A few years ago I went to Frankfurt to visit magician Jeff Sheridan. He was working on some art collages and new magic illusions which were very amazing. Recently I spoke to him on the phone and he mentioned the Youtube video that he made in 2005. I have attached it below. Also, I created this slide show from photographs I have taken of Jeff Sheridan performing in Central Park and images taken from book covers and magazines where he was featured.
It was projected during Jeff’s performance at Monday Night Magic in 2005 which was hosted by Todd Robbins. During the past several decades, Jeff has made Frankfurt his home and during this time he has performed at the legendary variety club Tiger Palast as well as many private engagements (Mercedes, Deutsch bank, etc). He has created many pieces of art/collages during his time in Frankfurt as well as invent many new magic illusions for Milton Bradley Magic Works, Japanese company Tenyo, and Viking Magic.
Society of American Magicians – Early Society of American Magicians Banquet Photograph. New York: ca. 1910. Handsome Large-format boudoir/cabinet card panoramic silver print sepia-toned photograph of an early gathering of the S.A.M., each attendee dressed in formal jackets and ties. Among those in the image are Frank Ducrot, Oscar Teale, Harry Rouclere, W. Golden Mortimer, J.W. Sargent, and others. Festive ribbons dot the floor and tables. 16 ½ x 22”. Mount chipped, corners of image bear remnants of old mat, central image clean. Rare.
Includes large framed posters, magazine clippings (“How I Escape a Strait Jacket” from the Ladies Home Journal (1918), an original), various pieces about handcuffs and escapism, Dean Gunnarson signed poster, broadsides (some framed), periodicals, and many more. Various conditions.
Orson Welles/Mercury Productions Letter to Berg’s Magic Studio. 1944. Letter to Berg’s Magic Studio concerning Welles’ order of “Here’s New Magic” and “Berg’s Ultra-Mental Deck” on Mercury Productions letterhead. Browning, soiling.
Devant, David and Nevil Maskelyne. Our Magic. New York: Dutton, 1911. Publisher’s navy cloth stamped in gilt and white. Illustrated photographically. 8vo. Bamberg Magic & Novelty over-slip to title page. 8vo. 487 + pp. Minor rubbing and fraying at ends; an attractive, tight copy.
Robert-Houdin, Jean Eugène (trans. Professor Hoffmann). The Secrets of Conjuring & Magic. London: George Routledge & Sons, 1878. First edition. Red cloth stamped in black and gold, all edges gilt. Frontis. Illustrated. 8vo. 373,  pp. ads. Binding broken with several loose gatherings, covers rubbed, bumped, and soiled; needs re-sewing, sold as is.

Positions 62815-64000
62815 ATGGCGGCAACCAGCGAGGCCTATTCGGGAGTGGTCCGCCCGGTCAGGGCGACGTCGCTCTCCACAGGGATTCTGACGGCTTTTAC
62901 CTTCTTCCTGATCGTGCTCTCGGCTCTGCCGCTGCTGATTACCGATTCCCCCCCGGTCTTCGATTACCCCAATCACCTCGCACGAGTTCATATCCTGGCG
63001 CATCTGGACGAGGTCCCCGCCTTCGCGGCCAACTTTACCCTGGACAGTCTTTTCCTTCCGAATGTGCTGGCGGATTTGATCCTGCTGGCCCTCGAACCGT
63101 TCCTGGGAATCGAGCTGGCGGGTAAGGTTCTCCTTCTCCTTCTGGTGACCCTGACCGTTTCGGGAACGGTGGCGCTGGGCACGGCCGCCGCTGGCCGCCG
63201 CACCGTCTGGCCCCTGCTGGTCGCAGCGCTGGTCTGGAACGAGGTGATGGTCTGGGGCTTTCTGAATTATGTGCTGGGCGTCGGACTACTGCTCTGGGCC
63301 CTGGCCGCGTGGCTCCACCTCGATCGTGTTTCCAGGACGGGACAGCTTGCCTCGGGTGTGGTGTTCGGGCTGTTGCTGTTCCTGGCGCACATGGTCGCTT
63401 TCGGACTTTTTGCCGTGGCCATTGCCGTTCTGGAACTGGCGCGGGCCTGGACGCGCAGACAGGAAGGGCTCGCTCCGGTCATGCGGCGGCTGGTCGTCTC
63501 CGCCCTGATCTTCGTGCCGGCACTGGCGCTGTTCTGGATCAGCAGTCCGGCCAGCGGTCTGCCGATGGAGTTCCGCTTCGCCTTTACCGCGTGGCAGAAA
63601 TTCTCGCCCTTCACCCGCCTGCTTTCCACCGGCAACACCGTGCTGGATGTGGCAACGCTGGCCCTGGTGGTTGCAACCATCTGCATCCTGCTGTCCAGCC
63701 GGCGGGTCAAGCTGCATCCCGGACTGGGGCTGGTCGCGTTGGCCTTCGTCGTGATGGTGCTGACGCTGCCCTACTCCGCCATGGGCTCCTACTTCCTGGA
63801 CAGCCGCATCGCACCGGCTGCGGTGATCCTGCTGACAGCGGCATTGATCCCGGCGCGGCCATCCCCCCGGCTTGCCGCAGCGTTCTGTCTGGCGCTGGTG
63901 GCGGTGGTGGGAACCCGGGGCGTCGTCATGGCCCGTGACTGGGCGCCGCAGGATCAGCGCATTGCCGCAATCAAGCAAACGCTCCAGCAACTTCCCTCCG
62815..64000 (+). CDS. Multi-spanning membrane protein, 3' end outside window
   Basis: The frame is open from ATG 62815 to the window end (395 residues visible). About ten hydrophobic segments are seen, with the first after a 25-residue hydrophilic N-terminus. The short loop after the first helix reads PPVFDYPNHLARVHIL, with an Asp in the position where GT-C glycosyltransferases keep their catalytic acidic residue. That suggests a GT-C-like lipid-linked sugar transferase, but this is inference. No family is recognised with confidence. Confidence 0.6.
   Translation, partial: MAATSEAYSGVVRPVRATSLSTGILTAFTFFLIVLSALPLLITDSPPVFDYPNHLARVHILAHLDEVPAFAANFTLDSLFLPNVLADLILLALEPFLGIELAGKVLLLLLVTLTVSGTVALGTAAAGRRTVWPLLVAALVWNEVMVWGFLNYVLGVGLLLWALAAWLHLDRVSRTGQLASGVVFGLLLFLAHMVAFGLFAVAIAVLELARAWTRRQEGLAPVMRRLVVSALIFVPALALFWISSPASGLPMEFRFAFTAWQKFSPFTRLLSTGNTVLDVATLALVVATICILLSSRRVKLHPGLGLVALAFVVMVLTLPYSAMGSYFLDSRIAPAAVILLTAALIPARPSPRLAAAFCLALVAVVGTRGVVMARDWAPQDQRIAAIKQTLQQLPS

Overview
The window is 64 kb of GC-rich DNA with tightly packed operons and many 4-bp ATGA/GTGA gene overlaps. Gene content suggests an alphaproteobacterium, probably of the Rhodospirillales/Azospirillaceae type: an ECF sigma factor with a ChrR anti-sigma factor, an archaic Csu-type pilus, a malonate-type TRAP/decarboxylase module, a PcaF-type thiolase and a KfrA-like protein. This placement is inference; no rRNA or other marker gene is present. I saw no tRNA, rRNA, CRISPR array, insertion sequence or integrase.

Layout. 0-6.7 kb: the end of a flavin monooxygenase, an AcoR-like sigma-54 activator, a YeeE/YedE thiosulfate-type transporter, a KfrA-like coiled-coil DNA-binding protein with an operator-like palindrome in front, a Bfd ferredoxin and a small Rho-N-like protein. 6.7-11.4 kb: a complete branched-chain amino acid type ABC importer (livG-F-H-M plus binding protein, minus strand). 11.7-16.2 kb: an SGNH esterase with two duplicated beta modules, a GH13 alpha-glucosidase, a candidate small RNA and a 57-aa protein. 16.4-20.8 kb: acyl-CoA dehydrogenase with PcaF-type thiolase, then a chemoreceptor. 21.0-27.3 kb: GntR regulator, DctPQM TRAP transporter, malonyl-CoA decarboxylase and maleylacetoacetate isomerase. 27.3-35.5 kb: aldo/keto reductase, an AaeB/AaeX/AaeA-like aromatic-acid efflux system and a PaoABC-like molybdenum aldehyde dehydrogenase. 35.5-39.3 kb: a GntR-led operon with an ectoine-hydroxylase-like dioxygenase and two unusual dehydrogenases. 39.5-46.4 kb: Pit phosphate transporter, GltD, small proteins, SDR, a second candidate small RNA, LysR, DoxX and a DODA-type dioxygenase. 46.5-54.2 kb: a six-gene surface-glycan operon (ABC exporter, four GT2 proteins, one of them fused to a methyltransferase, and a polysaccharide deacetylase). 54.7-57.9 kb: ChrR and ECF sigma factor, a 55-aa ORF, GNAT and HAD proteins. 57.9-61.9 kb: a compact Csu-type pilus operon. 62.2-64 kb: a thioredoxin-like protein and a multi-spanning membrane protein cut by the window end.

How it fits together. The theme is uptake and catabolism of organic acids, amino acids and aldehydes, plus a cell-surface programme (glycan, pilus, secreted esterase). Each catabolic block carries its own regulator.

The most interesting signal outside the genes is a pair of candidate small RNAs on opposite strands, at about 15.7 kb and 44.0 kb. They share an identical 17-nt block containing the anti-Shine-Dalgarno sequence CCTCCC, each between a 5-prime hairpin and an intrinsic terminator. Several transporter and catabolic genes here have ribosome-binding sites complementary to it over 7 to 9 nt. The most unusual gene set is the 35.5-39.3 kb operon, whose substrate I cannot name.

Chung Ling Soo (William E. Robinson). Two Chung Ling Soo Marvellous Chinese Conjurer Letterheads. Circa 1900. Two copies of Soo’s colorfully lithographed letterhead, one overprinting “Direction/Maurce E. Bandman” and both signed at the lower right by Soo’s grandsom, Mike Robinson. Light creases, second copy with losses along top and bottom margins.
Thurston, Howard. Portrait of Howard Thurston and Family. Baltimore: Thos. C. Worthington, ca. 1910s. Linen-finish silver print portrait of Thurston with his daughter, Jane, and wife, Leotha. Original studio folder, signed by Worthington outside frame. 6 x 4”. Fine.
These are but a few of the wonderful collectables going to be auctioned on Dec. 15th.
Here is the link to the catalog and more information about the auction.
Wyatt, Snap. King of Swords. Sideshow Banner. Tampa: Snap Wyatt Studios, ca. 1947. Attractive canvas sideshow banner bears a full-length portrait of a sword swallower in performance, with a handful of shiny blades in one outstretched hand. 103 x 119”. Soiled and worn from use.
Wyatt, Snap. Headless Girl. Sideshow Banner. Tampa: Snap Wyatt Studios, ca. 1965. Bright banner shows a comely lady’s body that lacks a head, yet remains “Alive” and is able to answer questions and communicate through hand gestures. 101 x 118 ½”. Minor wear and tears evident, but overall well preserved. See lot 646 for a sturdy and functional version of the apparatus used to create this classic sideshow attraction.
Wyatt, Snap. Frank Lentini. 3 Legged Man Sideshow Banner. Tampa: Snap Wyatt Studios, ca. 1950. Vibrant orange and red canvas banner advertises the man with “3 Legs, 4 Feet, 16 Toes.” 97 x 115”. Worn but very good condition. Wyatt (1905 – 1984) created many iconic banner designs. He worked quickly, claiming he could paint at least one banner per day at a retail cost of $85 each. In his heyday, he reportedly produced as many as 400 banners per year.
Johnson, Fred. Human Dynamo Sideshow Banner. Chicago: O’Henry Tent and Awning, ca. 1950. Vibrant painted canvas banner depicting the classic Electric Chair sideshow illusion. 91 x 111”. Scattered holes, wear, and soiling from use, primarily in borders.
Circassian Enchantress Magic Program. Gardiner: Fountain Printing, ca. 1842. Early American program advertising a lecture by Dr. Shattuck on the Mysteries in Nature, Miracles of Indian Bramins, Hindoo Jugglers and Chinese Magi, followed by the performance of Mrs. Shattuck, the Circassian Enchantress, The Original and Greatest Lady Magician in America. Light creases and stains consistent with age, else very good.
One of my favorite magicians of all time! Cardini. Here is an item of his.
Cardini Combination Watch/Finger Reel. New York: Richard Cardini, ca. 1965. Uncommon model of this thread reel with custom-made flexible watchband and metal housing. Lathe-turned device clips in to strap or is easily removed for use in either of two manners. Interior of case stamped “CARDINI.” An uncommon model. Cardini designed and built thread reels of many types – for the mouth, shoe, and hand. He also manufactured wristwatch reels of various styles. This is the first combination finger/wristwatch reel we have encountered. The device slips securely in to or out of the watch housing with a minimum of effort, for use in the hand, or strapped to the wrist.